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October 3, 2021

I thought I’d answer this subject because it’s come up a few times recently in a couple of different ways. “How do you set up your guitar practice room?”, “How should I set up my guitar practice room?” This is a great question, and I’ll answer it from personal experience.

You need space: I have adequate room for my rig. Whether it’s an acoustic guitar or an electric guitar with an amp and pedalboard, it’s up to you. You’ll need enough room to get everything set up and ready to begin. Don’t forget to leave enough room for your cases to be stored. If moving stuff and making space for everything to be set up becomes a bother, you’ll have a reason not to play. Remove as many obstacles as possible so that it’s only a matter of connecting in and switching a few switches. I’m constantly fighting the urge to stack stuff on my amp and put things in the way. Another thing I do is transport an amp head between home, rehearsal, and shows. I have a speaker at home that I use only for practicing and another at rehearsal that I use for both rehearsal and gigging. It makes transporting a complete amp easier, and it gives me the same tone no matter where I am (the head also includes a power soak to keep noise levels down when I’m at home).

Setup your outlets for ease of access: You won’t practice as much if you have to run extension wires all around your room, apartment, or house to do so. You require electricity in the same way that you require room.

Organize the tools you need for playing your instrument: Have everything you’ll need to play. Picks, spare strings (just in case), a slide (if you use one), an elbow (because they’re amazing), batteries (depending on your electronic demands), printed music (sheet music, lead sheet, or tab), cables, and a tuner are just a few examples. You may require anything else that I haven’t considered. I occasionally pick up a different form of pick or some other toy to test out just as a recommendation. I’ll put it in my practice area and see if it sparks any ideas.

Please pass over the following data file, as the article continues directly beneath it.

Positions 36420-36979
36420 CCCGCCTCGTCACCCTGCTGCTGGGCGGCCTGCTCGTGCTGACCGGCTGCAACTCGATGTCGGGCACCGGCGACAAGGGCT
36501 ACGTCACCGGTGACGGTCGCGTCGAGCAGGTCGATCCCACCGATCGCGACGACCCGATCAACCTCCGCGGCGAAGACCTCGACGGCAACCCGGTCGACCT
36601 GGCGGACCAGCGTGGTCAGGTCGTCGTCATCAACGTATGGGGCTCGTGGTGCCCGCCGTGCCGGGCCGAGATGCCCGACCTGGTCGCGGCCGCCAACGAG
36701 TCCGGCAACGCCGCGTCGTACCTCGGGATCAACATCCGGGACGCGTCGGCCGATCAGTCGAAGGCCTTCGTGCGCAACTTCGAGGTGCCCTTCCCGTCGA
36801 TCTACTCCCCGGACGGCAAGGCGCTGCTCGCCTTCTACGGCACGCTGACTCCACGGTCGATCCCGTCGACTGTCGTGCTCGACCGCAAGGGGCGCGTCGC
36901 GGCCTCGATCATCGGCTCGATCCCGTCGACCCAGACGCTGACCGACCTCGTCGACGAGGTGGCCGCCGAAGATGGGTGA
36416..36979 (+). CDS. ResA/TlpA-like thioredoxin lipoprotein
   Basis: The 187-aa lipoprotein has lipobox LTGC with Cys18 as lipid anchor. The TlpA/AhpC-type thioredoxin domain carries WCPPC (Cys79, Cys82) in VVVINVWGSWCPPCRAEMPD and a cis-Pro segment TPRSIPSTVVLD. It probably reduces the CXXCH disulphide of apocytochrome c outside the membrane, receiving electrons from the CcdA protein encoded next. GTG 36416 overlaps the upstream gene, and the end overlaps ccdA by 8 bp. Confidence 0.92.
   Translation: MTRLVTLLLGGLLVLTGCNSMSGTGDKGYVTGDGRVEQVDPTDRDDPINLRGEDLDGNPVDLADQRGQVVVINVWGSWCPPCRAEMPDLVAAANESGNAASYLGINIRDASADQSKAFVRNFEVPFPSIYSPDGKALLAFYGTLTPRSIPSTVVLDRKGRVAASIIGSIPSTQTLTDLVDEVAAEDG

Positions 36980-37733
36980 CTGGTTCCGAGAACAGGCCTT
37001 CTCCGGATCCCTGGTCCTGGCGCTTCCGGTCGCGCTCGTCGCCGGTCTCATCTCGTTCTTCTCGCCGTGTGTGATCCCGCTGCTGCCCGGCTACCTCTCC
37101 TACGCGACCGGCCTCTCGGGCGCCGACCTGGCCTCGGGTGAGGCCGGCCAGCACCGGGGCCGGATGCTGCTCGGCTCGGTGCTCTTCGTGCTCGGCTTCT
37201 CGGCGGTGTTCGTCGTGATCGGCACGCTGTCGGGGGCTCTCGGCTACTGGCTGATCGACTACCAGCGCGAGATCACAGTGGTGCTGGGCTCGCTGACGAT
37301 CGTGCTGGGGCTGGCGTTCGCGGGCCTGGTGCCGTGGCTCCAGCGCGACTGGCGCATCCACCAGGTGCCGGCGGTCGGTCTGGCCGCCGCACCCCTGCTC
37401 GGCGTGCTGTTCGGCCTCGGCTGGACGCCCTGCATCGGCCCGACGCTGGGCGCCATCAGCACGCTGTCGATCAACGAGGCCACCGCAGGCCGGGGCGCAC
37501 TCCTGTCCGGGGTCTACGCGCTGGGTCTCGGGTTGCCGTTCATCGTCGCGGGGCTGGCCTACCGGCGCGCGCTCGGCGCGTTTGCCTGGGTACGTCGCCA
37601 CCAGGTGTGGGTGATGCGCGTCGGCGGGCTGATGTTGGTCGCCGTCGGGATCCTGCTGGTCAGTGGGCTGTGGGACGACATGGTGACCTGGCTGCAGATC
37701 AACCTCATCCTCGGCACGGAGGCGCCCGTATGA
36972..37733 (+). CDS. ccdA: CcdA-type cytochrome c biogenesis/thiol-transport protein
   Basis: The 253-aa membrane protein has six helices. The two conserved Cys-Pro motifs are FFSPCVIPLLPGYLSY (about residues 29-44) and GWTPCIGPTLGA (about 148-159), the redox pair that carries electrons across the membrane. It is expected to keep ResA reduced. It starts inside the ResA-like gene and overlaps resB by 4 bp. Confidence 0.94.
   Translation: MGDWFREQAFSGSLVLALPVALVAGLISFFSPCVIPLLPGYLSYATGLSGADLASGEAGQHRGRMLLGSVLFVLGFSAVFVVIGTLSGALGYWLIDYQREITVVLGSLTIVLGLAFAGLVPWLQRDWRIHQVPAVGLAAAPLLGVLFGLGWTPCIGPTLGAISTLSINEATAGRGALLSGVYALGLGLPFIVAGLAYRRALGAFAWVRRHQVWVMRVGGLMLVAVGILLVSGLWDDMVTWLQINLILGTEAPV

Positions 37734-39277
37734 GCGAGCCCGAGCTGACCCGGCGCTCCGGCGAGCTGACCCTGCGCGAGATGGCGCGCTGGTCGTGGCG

Metronome: If you don’t have one, you can either purchase one or use an app. Learn to use the mouse to complete tasks. It’s harsh, but it’ll make you a better musician.

Setup your tabs and sheet music if you use one: Have a place to put it whether you’re reading music, tab, or lead sheets. Nothing is more irritating than having to put music in a difficult-to-see location, such as at the end of your bed or on the floor.

Write down your music (optional): Get a guitar tab or music sheet journal to put your music in a format that you can understand for later when you want to record it or even just to make it better.

Recording Equipment: Have a way to record your ideas, whether you’re old school and use a four-track or you’re ready to record to Pro Tools at the drop of a hat. Because music is aural in nature, you should be able to capture it and play it for your bandmates. A solid set of studio monitors and a good pair of studio headphones are also recommended.

Hopefully, this has given you some insight into what you should have on hand or what should be in your guitar space when training. If you believe your skill level isn’t quite there yet, you might want to look into taking some online classes.
If you have any additional suggestions, please comment below or you can contact me.

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